First, with regard to standing, Defendant has a reasonable expectation of privacy in his alleged text messages so as to give him standing to challenge the police search that led to discovery of those text messages as violative of the Fourth Amendment.
The Court further finds that the third-party doctrine should not apply to diminish the expectation of privacy in the contents of electronic communications. Moreover, people have a reasonable expectation of privacy in the contents of their text messages with no distinction between whether the messages were sent or received by them. This expectation of privacy is also separate and discrete from the device used to send or receive the text messages. Defendant also has standing to challenge the search of the apartment where he was a frequent overnight guest and the seizures of evidence there.
Secondly, Sgt. Kite‘s actions to view the text messages on the LG cell phone did not fall within the exigent circumstances, plain view, or consent exceptions to the warrant requirement, and as such, were objectively unreasonable under the circumstances. In addition, the searches and seizures of the police of all of the cell phones in evidence and their contents were illegal as warrantless or in excess of the warrants obtained. Furthermore, search of the LG cell phone by the police to photograph its text message content was not justified by the scope of the warrant or by the exigent circumstances exception to the warrant requirement. As such, all of these searches and seizures, therefore, were unreasonable in violation of the Fourth Amendment.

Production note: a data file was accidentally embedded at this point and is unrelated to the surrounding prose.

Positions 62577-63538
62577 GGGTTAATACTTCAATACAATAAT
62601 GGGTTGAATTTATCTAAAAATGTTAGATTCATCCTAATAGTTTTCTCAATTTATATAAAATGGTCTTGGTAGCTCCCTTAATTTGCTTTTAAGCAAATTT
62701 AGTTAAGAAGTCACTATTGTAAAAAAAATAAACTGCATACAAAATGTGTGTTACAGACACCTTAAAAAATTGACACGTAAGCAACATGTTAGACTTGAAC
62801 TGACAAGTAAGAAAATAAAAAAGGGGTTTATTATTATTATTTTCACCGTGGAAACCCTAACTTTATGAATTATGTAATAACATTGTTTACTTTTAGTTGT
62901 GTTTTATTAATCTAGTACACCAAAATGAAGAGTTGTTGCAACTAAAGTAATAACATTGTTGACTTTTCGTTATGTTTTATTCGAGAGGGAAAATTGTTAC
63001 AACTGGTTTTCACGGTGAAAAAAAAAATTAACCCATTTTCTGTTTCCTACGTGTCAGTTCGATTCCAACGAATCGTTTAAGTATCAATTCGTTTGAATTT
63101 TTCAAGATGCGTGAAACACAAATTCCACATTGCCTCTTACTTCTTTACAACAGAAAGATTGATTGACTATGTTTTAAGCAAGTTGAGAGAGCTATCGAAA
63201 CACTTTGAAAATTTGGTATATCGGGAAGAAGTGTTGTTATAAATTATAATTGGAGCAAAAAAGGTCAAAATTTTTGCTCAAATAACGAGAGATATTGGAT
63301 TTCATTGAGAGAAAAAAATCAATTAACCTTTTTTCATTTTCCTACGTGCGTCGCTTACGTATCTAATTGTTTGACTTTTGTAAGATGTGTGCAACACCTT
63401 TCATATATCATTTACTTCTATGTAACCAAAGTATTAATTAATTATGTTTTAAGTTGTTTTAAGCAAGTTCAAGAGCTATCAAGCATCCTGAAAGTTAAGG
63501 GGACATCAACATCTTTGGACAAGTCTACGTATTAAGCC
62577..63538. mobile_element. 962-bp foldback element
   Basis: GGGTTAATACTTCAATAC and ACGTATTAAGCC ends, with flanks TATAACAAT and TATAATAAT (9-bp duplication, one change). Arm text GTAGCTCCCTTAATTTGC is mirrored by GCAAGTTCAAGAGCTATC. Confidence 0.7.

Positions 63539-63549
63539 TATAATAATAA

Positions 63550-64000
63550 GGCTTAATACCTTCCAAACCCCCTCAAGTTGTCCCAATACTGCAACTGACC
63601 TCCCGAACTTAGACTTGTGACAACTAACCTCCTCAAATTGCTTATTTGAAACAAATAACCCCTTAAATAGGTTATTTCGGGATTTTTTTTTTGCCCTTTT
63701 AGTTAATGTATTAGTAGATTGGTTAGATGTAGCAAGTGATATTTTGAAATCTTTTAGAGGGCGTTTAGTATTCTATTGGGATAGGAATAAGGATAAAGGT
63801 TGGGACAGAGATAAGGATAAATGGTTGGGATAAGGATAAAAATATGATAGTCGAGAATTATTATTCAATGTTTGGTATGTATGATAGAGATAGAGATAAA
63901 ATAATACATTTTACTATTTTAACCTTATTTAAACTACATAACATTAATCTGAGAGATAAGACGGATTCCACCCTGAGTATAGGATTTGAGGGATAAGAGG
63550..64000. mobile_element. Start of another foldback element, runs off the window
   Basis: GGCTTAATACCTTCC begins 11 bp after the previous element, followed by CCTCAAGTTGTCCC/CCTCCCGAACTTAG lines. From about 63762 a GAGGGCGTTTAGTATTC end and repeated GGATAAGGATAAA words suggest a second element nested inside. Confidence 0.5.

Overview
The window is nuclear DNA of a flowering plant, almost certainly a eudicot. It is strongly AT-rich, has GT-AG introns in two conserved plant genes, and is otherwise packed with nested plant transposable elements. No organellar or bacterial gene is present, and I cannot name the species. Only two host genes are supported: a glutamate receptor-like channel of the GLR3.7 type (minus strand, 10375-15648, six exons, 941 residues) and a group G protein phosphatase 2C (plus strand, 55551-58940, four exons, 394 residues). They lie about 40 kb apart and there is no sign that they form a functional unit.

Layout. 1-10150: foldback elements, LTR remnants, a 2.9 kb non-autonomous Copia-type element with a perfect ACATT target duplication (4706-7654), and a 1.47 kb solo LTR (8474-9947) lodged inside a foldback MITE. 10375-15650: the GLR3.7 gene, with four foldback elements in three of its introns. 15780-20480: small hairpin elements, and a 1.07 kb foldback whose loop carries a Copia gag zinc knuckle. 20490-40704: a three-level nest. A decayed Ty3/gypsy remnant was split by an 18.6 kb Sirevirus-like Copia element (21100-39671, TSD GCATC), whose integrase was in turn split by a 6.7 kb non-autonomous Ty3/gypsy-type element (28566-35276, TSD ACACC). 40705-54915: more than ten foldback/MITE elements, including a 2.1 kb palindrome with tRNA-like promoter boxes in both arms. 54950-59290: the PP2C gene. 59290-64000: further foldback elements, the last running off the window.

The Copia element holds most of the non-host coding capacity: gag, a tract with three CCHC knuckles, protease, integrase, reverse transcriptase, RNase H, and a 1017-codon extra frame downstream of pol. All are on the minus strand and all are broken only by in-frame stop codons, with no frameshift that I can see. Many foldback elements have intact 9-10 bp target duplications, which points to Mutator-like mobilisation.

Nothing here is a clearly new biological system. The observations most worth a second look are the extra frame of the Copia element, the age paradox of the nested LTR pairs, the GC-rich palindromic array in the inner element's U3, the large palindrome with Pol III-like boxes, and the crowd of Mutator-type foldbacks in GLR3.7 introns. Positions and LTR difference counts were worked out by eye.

Thirdly, almost all the evidence the Cranston Police Department obtained during the course of its investigation into the death of Marco Nieves was ―tainted‖ by the illegal search made by Sgt. Kite or the other illegal searches and seizures of cell phones and their contents.
In all, the court suppressed 19 categories of evidence as a result of the illegal searches.